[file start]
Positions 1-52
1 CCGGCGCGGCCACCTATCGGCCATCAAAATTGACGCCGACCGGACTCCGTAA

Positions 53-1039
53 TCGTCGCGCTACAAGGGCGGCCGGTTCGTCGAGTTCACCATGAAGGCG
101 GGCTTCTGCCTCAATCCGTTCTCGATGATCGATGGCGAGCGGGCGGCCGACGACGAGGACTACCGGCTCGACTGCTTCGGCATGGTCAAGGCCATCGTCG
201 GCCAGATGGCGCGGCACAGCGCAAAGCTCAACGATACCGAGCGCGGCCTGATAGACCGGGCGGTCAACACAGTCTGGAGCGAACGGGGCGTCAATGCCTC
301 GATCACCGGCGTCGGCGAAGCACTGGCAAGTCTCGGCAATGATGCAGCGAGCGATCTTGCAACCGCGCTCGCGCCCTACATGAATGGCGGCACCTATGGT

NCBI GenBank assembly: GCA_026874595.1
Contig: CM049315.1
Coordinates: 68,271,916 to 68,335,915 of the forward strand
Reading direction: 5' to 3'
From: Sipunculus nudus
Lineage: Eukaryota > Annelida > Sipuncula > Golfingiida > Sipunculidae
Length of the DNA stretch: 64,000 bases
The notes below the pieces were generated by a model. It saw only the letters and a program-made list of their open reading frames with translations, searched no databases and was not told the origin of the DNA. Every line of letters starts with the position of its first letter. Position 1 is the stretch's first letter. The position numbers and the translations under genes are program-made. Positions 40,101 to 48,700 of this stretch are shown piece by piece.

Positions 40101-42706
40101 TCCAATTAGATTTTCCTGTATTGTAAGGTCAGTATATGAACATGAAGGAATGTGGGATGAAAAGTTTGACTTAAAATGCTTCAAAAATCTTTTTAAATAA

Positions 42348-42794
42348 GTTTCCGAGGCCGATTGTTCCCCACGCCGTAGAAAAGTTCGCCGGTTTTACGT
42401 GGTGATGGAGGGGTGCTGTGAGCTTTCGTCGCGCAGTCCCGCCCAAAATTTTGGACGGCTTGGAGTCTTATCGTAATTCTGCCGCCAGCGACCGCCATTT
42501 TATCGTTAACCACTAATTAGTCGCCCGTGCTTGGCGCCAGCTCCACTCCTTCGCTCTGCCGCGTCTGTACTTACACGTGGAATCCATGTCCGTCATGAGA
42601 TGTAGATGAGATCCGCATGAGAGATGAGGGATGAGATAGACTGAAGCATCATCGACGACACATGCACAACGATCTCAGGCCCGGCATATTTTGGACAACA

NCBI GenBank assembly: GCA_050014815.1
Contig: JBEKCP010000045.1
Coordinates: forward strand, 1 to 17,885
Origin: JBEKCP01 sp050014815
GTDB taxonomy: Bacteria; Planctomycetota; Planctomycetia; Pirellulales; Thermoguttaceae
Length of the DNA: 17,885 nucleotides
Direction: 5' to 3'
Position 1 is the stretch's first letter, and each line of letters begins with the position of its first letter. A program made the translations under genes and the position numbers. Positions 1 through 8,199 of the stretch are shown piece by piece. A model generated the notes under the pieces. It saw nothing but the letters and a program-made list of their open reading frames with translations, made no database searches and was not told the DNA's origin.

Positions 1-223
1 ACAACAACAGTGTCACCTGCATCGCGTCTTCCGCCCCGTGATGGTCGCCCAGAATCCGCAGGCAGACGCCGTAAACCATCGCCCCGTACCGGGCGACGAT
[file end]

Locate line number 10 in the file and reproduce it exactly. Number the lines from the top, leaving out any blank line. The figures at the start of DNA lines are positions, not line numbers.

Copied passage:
Coordinates: 68,271,916 to 68,335,915 of the forward strand